But if Yeltsin finds the Kennedy murder intriguing, his motivations in presenting Clinton new documentation on it are probably mixed.


This gift to Clinton - who is an open admirer of Kennedy - comes as the two countries are patching a relationship damaged by NATO's bombing of Yugoslavia. Sokolov said Yeltsin initially ordered the documents to be prepared for transfer to the Americans in October, a date that was then postponed because of the Kosovo crisis.


Viktor Kremenyuk, deputy director of the U.S.A. and Canada Institute, called the documents "a symbol."


"Yeltsin held on to them until he needed to show his close relationship with Clinton," he said.


"I wouldn't be surprised if the latest move is a play to Clinton's ego," agreed J. Michael Waller, vice president of the American Foreign Policy Council, a Washington-based think tank highly critical of Clinton's policies on Russia. "Clinton has always considered himself a latter-day JFK. I think [the Russian Foreign Intelligence Service's] excellent psychological profiling has assessed Clinton at this point in time to be vulnerable to an approach that will play to his ego - and maybe persuade him to make concessions to Russia."


U.S. officials, taken aback at the unusual gift, have said the documents will be made public only after they have been studied by intelligence and defense agencies. The National Security Council said Wednesday that there was no estimate as to when that might be, The Associated Press reported.


Oswald, a former marine, arrived in Moscow on a tourist visa in October 1959, then applied for political asylum. He lived in Minsk until June 1962, working at the Gorizont Radio Factory. In November 1963, President Kennedy was killed in Dallas and Oswald was charged with his murder. Oswald was in turn killed by Ruby before his guilt could be assessed by the courts.


In 1991, 28 years after the murder, Mikhail Gorbachev ordered a KGB expert commission to complete a study of the Soviet Union's files on Oswald and the Kennedy assassination.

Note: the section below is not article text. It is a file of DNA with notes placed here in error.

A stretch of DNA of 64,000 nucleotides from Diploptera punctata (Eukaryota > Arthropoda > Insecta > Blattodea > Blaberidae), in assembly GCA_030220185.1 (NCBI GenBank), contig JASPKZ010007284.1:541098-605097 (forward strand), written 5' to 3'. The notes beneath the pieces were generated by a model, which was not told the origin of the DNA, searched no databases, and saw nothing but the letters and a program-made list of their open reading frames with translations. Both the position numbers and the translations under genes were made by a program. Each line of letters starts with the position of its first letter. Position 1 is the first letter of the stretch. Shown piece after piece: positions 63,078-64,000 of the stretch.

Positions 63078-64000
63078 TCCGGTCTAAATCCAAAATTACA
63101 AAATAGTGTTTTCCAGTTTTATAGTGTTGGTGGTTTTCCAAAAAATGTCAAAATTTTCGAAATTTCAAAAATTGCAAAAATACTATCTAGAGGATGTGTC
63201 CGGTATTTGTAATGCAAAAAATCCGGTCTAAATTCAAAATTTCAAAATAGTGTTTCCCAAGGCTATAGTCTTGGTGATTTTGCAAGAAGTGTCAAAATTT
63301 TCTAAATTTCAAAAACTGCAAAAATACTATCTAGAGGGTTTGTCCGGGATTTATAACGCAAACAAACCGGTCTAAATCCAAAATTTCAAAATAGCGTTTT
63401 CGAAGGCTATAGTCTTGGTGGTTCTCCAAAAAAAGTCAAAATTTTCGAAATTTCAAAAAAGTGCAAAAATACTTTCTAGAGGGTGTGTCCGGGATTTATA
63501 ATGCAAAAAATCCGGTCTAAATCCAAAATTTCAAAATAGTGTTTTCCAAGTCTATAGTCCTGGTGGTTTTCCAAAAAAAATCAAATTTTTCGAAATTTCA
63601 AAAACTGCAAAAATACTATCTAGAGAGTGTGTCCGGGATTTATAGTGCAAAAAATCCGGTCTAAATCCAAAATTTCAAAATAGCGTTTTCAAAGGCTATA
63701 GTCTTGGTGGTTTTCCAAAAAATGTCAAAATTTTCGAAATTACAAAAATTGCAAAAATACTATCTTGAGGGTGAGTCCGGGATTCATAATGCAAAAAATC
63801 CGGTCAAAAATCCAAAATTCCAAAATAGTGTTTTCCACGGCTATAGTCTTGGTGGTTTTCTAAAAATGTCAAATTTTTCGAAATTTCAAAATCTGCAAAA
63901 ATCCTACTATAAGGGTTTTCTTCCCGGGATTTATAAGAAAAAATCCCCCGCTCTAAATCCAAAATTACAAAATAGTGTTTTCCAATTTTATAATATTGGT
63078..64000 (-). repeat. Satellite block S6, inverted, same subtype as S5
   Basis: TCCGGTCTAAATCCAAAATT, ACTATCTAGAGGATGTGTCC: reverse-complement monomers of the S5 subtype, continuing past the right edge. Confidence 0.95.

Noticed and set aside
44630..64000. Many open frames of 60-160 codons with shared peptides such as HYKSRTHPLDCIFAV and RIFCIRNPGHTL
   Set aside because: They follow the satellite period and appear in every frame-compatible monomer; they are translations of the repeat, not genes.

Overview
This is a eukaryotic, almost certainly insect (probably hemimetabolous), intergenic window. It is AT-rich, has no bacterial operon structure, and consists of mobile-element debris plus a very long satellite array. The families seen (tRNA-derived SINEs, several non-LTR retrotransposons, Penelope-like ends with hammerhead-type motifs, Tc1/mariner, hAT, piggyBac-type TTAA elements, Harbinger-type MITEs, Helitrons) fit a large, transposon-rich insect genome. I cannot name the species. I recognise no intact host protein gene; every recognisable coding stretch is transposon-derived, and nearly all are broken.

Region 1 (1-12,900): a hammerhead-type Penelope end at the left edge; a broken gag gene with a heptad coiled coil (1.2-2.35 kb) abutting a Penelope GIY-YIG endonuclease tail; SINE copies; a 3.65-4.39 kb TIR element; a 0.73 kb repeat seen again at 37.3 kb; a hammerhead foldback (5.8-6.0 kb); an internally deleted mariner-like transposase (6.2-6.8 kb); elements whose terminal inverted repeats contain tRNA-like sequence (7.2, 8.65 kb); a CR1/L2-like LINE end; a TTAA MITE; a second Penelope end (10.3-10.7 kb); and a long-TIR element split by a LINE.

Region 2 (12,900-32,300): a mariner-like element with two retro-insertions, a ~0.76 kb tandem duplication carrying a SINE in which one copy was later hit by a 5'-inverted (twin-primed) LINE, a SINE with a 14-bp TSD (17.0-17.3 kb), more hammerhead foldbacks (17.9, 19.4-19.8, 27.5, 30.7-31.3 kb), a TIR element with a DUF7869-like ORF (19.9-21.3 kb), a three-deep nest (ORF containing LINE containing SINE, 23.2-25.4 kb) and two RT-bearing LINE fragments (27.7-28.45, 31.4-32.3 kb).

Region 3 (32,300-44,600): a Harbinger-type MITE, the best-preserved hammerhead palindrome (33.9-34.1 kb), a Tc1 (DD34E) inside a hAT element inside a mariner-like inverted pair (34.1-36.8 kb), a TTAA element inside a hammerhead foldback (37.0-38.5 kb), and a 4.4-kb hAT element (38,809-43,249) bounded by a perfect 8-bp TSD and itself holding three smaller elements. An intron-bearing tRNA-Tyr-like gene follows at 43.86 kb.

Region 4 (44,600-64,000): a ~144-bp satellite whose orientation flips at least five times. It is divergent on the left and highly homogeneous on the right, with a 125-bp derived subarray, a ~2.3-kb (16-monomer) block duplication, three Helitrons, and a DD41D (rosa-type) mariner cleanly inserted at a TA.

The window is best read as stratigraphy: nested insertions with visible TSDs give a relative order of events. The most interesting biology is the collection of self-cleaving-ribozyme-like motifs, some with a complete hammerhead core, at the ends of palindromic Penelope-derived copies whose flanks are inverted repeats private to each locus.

The study was never published, and it is not clear if it is among the 80 documents given to Clinton. But in 1992 and 1993, Izvestia published a series of articles based on interviews with KGB officers familiar with it.


Izvestia quoted these sources as saying that Soviet authorities in the early 1960s, after extensive surveillance, decided that Oswald would be of no use as an intelligence asset. They also noted that Oswald had joined a hunting club and bought a single-barrel shotgun, but was a rather poor marksman.


In its 1991 rehash of events, the KGB concluded that Oswald could not have pulled the murder off alone. KGB officers Izvestia interviewed concluded that "Oswald was incapable of preparing and executing an operation such as the Kennedy assassination all by himself." They also denied that Marina Prusakova, the drugstore employee Oswald met in Minsk and later married, was a KGB agent.


The files report that Oswald spoke Russian poorly, didn't get along with many of his co-workers, complained about his wages and threw a temper tantrum when his upstairs neighbor accidentally flooded his apartment.


In June 1962, prior to leaving for the United States, Oswald reportedly said to a neighbor: "You go on building your communism by yourselves. You can't even smile like human beings here."